Artificial intelligence (AI) was a big deal back when I was in engineering school (which wasn’t just yesterday). Through the years, AI’s evolution has produced multiple hype cycles, followed by disillusionment.
Today, in the time of Digital Disruption 2.0, AI’s ascent looks a bit different. It’s building on its foundation of machine learning and cognitive computing capabilities, and now capturing data elements that are human (behavioral/psychological) and contextual in nature. It then assembles these findings into new patterns that lead to previously unforeseeable insights.
By doing so, AI is opening the doors to dramatic financial services innovations. For example, credit underwriters are now using AI engines to analyze a whole new set of information sources to determine credit worthiness, such as the online activities of potential borrowers. The result is not only speedier decision-making but also a more refined set of scores to help make lending decisions.
In another example, AI and predictive analytics is helping financial institutions identify borrowers whose behaviors suggest an inclination to move to another lending organization, such as prepaying a mortgage to refinance. JPMorgan Chase has used this proactive approach to save hundreds of millions in lost business.
Using advances in natural language intelligence, virtual assistants like Siri, Alexa and Cortana could soon evolve from providing driving directions and movie recommendations, to addressing bank customer inquiries. Such AI-driven capabilities could revolutionize how services are provided to retail banking, wealth management and other financial institution clients.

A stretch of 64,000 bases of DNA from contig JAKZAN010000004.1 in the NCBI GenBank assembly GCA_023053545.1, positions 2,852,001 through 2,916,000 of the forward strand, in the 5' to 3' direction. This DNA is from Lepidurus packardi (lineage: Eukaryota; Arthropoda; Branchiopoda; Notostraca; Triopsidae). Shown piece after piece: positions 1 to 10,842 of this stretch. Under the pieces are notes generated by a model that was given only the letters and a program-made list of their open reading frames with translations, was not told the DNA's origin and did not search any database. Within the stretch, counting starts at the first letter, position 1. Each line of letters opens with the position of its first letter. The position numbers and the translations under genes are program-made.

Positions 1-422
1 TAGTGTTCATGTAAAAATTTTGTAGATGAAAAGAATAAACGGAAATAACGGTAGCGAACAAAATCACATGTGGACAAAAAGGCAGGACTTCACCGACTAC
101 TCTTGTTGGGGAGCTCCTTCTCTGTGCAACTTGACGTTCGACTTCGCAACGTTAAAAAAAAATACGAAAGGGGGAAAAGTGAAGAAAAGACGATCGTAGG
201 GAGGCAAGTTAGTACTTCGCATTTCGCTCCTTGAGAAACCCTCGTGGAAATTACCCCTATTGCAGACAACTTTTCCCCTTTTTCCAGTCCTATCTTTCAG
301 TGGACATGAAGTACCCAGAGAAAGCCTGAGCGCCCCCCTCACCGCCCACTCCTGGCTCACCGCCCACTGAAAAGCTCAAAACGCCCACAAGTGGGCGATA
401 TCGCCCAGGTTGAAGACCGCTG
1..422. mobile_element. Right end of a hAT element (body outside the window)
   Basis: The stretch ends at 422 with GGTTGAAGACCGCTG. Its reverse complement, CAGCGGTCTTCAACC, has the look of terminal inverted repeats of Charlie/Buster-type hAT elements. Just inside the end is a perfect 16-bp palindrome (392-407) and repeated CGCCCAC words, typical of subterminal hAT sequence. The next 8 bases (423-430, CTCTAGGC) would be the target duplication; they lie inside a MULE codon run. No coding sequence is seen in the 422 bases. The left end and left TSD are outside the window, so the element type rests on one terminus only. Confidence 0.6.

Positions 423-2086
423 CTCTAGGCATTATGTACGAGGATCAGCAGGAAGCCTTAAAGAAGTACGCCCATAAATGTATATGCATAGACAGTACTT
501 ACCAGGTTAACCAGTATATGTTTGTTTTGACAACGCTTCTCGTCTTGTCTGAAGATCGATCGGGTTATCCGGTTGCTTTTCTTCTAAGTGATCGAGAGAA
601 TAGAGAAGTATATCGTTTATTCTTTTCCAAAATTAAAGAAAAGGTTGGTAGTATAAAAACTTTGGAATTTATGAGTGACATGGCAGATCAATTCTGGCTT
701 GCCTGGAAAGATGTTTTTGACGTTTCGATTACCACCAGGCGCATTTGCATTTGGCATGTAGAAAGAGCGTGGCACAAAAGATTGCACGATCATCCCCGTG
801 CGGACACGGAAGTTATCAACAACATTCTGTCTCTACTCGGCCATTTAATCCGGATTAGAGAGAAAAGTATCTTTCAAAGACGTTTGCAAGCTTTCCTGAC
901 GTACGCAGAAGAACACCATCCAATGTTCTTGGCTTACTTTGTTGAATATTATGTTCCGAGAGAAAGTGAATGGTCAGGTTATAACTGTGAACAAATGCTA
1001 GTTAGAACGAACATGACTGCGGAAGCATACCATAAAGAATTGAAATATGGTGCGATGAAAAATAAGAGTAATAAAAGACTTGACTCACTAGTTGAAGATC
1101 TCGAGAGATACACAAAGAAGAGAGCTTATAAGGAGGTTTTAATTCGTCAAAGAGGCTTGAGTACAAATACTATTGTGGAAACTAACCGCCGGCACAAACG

In personal financial management, apps such as wallet.AI are moving to a new level. Using AI to create contextual awareness of users’ spending habits and financial condition, the app can advise the user to cut back on the lattes in order to make rent at the end of the month.
Kensho Technologies, a data analytics and machine intelligence startup, offers yet another good example of AI’s power. Kensho’s AI assistant responds to questions posed by investors regarding the impact of events ranging from natural disasters, political developments and earnings announcements, to product launches and regulatory approvals. The natural language search query function continues to get smarter as it uncovers new relationships and trends among geopolitical and world events.
AI holds great promise not only for traditional financial services companies, but also for their potential competitors. Internet companies deep into AI, such as Alibaba, are offering banking services. What will it mean to your business when Google, Apple, Amazon and other digital leaders further extend their financial services footprint, even launching a digital bank powered by AI?
My next post will explore how open APIs—application programming interfaces—can help banks align their services with the evolving financial services marketplace.
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